As one who has built his career upon plying and defending the First Amendment’s provisions of free speech, I watched with interest the now viral Golden Globes speech of Theo Kingma, president of the Hollywood Foreign Press Association. His words, given as a welcome to what may otherwise be considered an overpriced dinner accompanying one of the greatest acts of self-congratulation in media marketing, were inspiring.
Kingma’s words stand out in recent memory as unmatched by any Hollywood insider: “Together we will stand united against anyone who would repress free speech anywhere from North Korea to Paris.
It was this principle of free speech that helped fuel the Revolution in this country and, as enshrined in the First Amendment to our Constitution, is “a beacon that has reflected across the globe,” as Kingma so rightly describes. So synonymous is the concept of the American brand of liberty with the freedom of speech that one fails to distinguish between them.
As Kingma must appreciate, it is this freedom of speech that has actuated the very industry he addressed as they gathered in award celebration. Could Hollywood exist in Mao’s China? Stalin’s Russia? Hitler’s Germany? Would it find itself as unbridled in terms of speech and artistic expression as it is permitted here if it were relocated to today’s Syria? Yesterday’s Iran? Or tomorrow’s North Korea?
Kingma understands that the answer to such rhetorical questions is undoubtedly, “No.” That is precisely why his speech brought the luminaries of the silver and small screens to their feet. It is right and proper for us to stand against the suppression of the freedom of speech. Mr. Kingma is to be commended for setting his jaw squarely against the enemies of free speech.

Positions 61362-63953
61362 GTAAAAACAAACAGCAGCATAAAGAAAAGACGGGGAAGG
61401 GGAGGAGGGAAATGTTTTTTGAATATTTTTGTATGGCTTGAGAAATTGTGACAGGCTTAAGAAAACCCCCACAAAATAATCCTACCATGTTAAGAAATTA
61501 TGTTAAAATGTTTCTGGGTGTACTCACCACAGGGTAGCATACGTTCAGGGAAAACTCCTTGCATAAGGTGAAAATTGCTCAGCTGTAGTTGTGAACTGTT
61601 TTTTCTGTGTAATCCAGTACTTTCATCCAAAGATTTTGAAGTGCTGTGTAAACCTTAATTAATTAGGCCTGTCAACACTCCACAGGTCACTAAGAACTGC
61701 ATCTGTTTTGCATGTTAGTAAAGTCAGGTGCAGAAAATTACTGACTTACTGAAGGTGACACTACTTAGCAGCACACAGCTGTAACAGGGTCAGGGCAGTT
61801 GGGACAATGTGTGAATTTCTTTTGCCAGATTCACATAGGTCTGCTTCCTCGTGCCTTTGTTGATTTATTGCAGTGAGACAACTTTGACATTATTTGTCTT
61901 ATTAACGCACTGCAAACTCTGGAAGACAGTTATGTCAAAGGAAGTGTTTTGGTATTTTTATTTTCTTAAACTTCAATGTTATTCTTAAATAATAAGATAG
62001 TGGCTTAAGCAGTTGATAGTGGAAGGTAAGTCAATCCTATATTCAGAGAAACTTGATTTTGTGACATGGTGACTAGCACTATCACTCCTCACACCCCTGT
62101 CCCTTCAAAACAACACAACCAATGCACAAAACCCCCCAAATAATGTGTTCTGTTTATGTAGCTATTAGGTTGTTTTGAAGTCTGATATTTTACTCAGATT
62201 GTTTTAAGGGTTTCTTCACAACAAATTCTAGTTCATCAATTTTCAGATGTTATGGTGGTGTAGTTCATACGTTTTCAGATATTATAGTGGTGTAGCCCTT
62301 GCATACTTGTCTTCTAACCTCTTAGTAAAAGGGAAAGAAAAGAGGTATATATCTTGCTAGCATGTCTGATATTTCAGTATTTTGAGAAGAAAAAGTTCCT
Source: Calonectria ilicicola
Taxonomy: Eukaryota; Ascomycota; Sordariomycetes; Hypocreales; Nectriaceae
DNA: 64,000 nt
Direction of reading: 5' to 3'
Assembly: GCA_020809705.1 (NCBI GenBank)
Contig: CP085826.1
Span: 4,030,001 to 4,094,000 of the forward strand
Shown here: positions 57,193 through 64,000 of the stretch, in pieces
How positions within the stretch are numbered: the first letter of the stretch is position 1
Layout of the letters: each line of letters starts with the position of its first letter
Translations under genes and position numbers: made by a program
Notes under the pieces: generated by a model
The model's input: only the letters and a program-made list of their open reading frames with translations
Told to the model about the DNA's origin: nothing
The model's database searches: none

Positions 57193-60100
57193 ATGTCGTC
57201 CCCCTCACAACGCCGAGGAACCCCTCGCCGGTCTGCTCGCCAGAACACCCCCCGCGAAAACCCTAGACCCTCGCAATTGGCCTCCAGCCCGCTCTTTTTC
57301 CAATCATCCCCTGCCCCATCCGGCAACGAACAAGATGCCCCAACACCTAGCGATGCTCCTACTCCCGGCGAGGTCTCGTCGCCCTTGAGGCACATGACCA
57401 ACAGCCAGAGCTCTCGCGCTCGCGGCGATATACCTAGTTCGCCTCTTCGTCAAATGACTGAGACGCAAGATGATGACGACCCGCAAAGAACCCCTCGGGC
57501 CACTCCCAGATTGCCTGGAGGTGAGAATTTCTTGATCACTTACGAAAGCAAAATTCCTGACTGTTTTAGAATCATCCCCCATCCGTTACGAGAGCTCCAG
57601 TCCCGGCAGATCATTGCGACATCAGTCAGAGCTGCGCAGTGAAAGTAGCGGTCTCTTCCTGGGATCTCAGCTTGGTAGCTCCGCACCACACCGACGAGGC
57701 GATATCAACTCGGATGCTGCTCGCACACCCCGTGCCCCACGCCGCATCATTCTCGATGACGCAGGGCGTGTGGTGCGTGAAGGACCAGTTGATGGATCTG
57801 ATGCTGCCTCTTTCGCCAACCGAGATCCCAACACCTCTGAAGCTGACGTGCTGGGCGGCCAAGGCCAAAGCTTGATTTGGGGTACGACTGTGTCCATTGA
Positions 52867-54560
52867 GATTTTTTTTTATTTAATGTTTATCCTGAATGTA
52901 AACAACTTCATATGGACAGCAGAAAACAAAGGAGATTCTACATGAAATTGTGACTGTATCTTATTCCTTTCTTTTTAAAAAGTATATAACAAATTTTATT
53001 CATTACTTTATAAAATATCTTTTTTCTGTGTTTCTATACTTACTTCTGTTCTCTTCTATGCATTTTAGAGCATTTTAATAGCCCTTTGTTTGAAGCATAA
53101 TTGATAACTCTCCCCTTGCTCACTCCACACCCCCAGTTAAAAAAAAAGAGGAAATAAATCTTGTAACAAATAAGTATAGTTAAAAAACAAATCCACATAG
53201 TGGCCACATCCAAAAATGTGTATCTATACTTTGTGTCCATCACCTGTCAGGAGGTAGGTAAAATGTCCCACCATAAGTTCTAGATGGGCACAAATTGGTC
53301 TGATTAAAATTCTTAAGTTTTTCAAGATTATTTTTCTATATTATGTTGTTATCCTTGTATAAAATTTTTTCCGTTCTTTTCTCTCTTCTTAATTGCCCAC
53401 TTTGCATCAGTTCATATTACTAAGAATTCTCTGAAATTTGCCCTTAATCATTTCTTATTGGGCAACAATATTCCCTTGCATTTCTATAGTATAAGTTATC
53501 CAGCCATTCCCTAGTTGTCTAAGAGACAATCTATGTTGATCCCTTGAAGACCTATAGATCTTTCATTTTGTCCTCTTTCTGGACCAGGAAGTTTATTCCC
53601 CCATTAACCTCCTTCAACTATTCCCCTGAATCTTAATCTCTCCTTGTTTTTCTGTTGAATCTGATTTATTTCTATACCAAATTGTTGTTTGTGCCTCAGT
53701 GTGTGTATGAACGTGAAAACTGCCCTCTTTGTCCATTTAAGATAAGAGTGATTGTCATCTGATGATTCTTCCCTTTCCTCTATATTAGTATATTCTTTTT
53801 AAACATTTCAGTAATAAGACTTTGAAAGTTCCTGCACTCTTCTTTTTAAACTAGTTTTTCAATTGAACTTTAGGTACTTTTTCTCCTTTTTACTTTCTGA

It is in that spirit that I offer the following challenge: To any actor, producer, director, or member of the Hollywood Foreign Press Association, I challenge you to demonstrate your ongoing support of the freedom of speech by tweeting your support for marriage between one man and one woman.
If one does so and successfully avoids Hollywood’s infamous blacklist, you will complete my respect of your industry’s appreciation for free speech.
Let me give you a helping hand as those in the press association contemplate my challenge. Your tweet could express support for former New England Patriots running back and ex-Fox Sports play caller, Craig James. It might look something like, “Craig James should never be fired for supporting marriage between one man and one woman as a GOP candidate in a GOP primary in Texas.” Even though Craig lost that campaign and was subsequently fired by Fox Sports, perhaps it is the support of Hollywood that Craig needs to clear his good name. Surely your support of free speech compels your support of a man wrongly fired for expressing – through speech – his personal, religious beliefs.
Bob Eschliman could use the support of your august, free speech-loving press association. This award-winning journalist and editor-in-chief of the small town Newton Daily News spoke about his religious beliefs on his own blog and on his own time, yet found himself unceremoniously marched out the door of his newspaper – fired for speaking online about his beliefs. A, “Je suis Bob” tweet from a Hollywood Foreign Press Association reporter would be a profound morale boost to this middle-America, Navy veteran, husband, and father of two who has been standing in unemployment lines for almost a year just to keep food on the table for his family. A journalist, fired for something he wrote: such is the very antithesis of free speech.
Perhaps you would like to rally behind an African-American gentleman who was first in his family to complete college, let alone his two doctorates. This may make the best opportunity for any Hollywood insider, because it was free speech in support of a Hollywood writer that led to Dr. Eric Walsh being run off of the speaker’s dais at Pasadena Community College’s graduation ceremony. But, that free speech did not translate to Dr. Walsh. As a lay minister when he is not a professional in the field of public health, Dr. Walsh was fired by the State of Georgia because of his speech – speech in the form of religious sermons. Your tweet of support might look like this: “I support Dr. Eric Walsh. No one should be fired from their job because of what they say in their pulpit. #SermonsAreSpeech.”